Balance sheet turbulence

Balance sheet turbulence

Much of the attention has so far been focused on the macro consequences of the global credit crisis on the country’s economy, its balance of payments, its growth slowdown and so on.

Of course, the slowdown is expected to have an impact on companies, but most of the analysis has so far been confined to the deceleration in earnings growth or to job losses at companies. But the news that more firms are lining up to avail of the Corporate Debt Restructuring (CDR) mechanism with a view to rescheduling and restructuring their debt drives home the point that corporate defaults are likely to see a sharp increase.

To be sure, corporate balance sheets are less highly geared now than they were in the late 1990s. But this time, the stress in the system is likely to come from the overseas debt raised by companies. Not only is refinancing this debt difficult because of the seizing up of international credit markets, but the depreciation of the rupee also adds to the debt burden.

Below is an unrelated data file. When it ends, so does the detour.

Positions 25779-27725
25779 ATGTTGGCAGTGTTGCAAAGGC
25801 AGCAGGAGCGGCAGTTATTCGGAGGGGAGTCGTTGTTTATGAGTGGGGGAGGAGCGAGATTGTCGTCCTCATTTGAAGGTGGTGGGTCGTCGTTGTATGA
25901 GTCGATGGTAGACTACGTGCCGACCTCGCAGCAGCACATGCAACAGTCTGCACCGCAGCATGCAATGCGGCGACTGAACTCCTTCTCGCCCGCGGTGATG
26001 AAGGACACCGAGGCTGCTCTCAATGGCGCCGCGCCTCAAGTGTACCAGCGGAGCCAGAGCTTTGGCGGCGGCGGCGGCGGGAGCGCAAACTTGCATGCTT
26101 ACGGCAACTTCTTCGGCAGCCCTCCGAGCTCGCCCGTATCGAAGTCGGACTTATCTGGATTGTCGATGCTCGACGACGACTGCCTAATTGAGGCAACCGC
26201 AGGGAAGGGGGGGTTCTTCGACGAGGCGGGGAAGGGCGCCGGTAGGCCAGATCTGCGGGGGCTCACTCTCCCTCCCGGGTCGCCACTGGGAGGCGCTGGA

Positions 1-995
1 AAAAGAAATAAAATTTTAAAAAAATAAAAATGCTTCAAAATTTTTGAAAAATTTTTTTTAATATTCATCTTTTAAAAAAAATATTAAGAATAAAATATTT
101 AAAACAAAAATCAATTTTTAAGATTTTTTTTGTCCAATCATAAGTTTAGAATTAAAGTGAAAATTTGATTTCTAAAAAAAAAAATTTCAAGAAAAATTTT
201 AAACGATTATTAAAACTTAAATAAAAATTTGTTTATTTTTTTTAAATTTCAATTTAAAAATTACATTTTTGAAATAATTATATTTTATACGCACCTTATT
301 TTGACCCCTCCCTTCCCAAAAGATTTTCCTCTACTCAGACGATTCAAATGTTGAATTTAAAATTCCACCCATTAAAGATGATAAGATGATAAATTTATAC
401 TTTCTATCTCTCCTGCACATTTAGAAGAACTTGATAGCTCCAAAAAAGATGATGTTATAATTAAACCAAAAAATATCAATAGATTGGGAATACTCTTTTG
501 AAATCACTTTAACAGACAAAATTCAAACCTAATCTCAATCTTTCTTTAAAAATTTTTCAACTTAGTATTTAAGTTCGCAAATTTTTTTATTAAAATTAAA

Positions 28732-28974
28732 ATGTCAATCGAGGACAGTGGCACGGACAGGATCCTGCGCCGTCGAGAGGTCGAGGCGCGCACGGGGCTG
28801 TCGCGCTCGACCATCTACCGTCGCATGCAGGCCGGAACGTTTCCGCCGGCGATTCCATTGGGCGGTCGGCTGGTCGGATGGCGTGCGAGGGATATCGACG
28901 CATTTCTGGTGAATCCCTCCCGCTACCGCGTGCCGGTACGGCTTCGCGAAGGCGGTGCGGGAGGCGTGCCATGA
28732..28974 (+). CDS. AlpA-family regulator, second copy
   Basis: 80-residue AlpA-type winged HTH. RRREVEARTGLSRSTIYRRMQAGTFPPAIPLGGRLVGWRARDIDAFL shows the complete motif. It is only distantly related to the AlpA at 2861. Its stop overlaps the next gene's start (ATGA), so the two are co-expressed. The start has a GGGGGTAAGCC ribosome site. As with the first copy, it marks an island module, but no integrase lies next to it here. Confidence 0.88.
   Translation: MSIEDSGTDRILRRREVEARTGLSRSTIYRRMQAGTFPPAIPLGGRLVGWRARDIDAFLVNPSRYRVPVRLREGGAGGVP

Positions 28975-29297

What’s more, many companies have issued foreign currency convertible bonds and most of these are unlikely to be converted into equity because stock prices are far below the conversion price. In the circumstances, the issuers have little option but to take them on to their books as debt. In some sectors, such as real estate, this balance sheet problem is going to get even worse as prices of inventories are marked down. The credit crunch in the local markets is also not going to help matters.

An analysis of the interest coverage ratio of companies shows that there has been rapid deterioration in the September quarter. Companies that are putting up projects are likely to be the worst affected. And while sales growth has so far been robust, falling demand is likely to change that very soon.

Simply put, we’re likely to see many more corporate defaults.

While the big companies can resort to the CDR mechanism, smaller companies may be driven to the wall. Under these circumstances, when banks are being forced to restructure their debts, does it make any sense for the government to ask the banks to lend more?

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